GRAPH PROCESSING CuSha [HPDC'14] is a CUDAbased graph processing framework that uses two novel graph representations, GShards and Concatenated Windows to allow coalesced memory access and overcome GPU underutilization. WSVR [PACTâ€™15] is a multiGPU graph processing framework that delivers high SIMDefficiency and interGPU communication efficiency. Solutions to branch divergence and load balancing can be found in CCC [MICRO'15] and CTE [IPDPS'16]. In recent work we present GMorph that uses a GPU to accelerate the subgraph isomorphism problem [EuroPar'21]. We are also developing techniques for efficiently processing large graphs that cannot fit in GPU memory. In work led by Dr. Zhao's group, we presented Subway [EuroSys'20] a partitionbased graph processing framework that minimizes the overhead of transferring subgraphs between host and GPU memory. LIMITED MEMORY SINGLEMACHINE GRAPH GENERATION, PARTITIONING & PROCESSING
While today's machines are well equipped with multiple cores and large main memories, the ever growing graph sizes pose a memory scalability challenge in processing real world graphs on single machines.
For inmemory scaling, our Core Graph [EuroSys'24] work identifies a proxy graph of a power law graph that contains roughly 10% of edges and yet produces precise results for over 95% of vertices across random queries.
Also our Input Reduction [HPDC'16] based processing trasforms the original graph to a smaller graph which is used to calculate intermediate approximation that is usable for incremental processing over the original graph.
For outofcore graph processing, Dynamic Partitions [USENIX ATC'16] truly capture the dynamic nature of graph computation by adapting the set of edges that are held in memory during runtime. This approach greatly reduces IO in outofcore graph processing. We have als exploited similar approch for distrubuted systems via ExpressWay [BigGraph'23].
We have also developed graph generation and graph partitioning algorithms under limited memory constraint. PaRMAT [GitHuB] is a tool designed to create very large RMAT graphs on machines with limited amount of memory. It provides various options for the RMAT graph: being directed or nondirected, disallowing duplicate edges, etc. InfiniMem [LCPC'15] enables generation and processing of large graphs that do not fit in memory by having them reside on disk and allows the programmer to code the applications in a size oblivious fashion. Our GO [NAS'21] outofcore system performs Graph Partitioning on large input data sets that do not fit in the memory. Finally, we have developed OMR [ISMM'18] outofcore system for MapReduce computations on a single machine with limited memory. We have built upon this system and developed OMRGx that transparently performs outofcore partitioning and partitionbased graph processing on a single machine [ISMM'23]. ASYNCHRONOUS DISTRIBUTED PROCESSING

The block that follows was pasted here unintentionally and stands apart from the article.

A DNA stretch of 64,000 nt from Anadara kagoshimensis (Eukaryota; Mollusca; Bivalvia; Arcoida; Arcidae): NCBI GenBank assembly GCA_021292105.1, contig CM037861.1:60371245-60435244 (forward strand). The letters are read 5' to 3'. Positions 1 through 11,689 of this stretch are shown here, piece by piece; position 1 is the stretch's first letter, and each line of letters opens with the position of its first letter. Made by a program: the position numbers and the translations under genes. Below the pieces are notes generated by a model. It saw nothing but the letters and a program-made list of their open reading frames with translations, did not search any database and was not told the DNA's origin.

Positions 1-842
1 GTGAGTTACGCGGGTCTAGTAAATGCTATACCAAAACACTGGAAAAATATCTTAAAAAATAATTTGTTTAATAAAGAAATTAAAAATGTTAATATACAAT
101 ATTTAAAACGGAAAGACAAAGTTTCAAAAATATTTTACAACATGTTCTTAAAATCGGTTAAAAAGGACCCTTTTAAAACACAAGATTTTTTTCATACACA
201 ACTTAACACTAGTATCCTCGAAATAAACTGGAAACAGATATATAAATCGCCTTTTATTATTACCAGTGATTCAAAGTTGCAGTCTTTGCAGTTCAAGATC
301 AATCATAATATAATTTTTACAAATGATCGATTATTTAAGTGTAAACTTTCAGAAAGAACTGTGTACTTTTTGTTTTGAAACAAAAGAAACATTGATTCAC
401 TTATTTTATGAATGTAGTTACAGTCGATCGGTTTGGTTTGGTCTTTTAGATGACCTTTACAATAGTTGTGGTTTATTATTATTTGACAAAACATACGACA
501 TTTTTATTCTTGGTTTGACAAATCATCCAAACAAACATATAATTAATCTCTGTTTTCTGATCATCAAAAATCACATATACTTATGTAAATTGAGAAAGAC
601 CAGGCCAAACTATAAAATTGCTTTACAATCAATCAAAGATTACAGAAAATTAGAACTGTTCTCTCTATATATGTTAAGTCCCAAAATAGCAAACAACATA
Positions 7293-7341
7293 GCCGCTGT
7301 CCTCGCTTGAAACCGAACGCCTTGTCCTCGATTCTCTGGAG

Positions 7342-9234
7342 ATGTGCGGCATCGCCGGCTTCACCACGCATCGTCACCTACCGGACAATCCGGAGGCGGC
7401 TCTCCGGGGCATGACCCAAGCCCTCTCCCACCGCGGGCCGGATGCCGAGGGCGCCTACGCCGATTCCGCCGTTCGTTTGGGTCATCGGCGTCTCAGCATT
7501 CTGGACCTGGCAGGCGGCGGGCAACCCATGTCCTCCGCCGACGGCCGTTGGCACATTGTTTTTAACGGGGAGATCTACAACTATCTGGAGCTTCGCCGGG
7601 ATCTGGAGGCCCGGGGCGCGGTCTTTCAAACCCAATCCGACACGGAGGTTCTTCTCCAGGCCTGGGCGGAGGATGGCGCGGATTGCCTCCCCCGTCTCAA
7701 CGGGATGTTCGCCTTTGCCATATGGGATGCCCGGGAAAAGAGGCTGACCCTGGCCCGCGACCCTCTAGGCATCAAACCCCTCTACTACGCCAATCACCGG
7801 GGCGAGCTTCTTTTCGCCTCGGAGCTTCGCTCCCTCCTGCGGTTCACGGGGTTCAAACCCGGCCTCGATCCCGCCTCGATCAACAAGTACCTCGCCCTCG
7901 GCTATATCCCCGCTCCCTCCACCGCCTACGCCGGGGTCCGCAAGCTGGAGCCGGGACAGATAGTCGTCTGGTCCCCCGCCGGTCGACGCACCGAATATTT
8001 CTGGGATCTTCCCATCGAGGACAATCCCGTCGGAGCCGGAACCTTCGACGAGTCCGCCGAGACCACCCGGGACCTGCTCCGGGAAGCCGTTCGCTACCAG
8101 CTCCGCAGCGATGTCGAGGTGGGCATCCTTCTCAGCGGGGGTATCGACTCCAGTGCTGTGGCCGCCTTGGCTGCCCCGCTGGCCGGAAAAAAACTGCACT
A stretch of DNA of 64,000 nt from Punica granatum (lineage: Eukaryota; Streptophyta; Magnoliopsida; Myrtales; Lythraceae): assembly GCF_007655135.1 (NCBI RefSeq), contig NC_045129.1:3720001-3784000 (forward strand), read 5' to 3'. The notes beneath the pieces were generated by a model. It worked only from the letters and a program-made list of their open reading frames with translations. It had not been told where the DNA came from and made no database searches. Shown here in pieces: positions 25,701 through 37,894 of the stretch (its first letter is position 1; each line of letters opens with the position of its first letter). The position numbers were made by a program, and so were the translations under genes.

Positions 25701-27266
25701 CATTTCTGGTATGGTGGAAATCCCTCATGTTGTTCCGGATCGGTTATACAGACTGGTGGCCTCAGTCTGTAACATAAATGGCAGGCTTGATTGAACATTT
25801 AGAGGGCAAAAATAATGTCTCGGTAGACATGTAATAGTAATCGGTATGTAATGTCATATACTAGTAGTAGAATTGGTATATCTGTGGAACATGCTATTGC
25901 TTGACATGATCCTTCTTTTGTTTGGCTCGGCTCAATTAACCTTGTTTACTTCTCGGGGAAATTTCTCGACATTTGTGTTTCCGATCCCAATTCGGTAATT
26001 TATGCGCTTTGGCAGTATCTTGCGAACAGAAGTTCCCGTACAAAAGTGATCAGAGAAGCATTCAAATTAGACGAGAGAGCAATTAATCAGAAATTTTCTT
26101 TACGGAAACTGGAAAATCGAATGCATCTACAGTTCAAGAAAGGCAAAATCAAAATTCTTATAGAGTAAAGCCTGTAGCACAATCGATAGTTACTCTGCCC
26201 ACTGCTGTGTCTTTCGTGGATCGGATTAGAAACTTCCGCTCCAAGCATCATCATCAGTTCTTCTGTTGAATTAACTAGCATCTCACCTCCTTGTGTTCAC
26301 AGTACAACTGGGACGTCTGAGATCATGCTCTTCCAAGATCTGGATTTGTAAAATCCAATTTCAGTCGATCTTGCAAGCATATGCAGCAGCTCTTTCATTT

The long communication latencies involved in cluster based processing heavily impact the performance of graph processing frameworks. While the communication cannot be completely eliminated, the inherent asynchrony involved in graph algorithms allow tolerating the internode latency by using stale vertex values. ASPIRE [OOPSLA'14] introduces a novel relaxed memory consistency model & protocol that simultaneously tolerate communication latency and minimize the use of stale values. CoRAL [ASPLOS'17a] is the first faulttolerance protocol for distributed asynchronous graph processing. It uses local snapshots, avoids rollback, and leverages the algorithmic asynchrony to progress the global execution state to a resumable state from which forward progress produces accurate results.

PAPERS ACCEPTED
SOFTWARE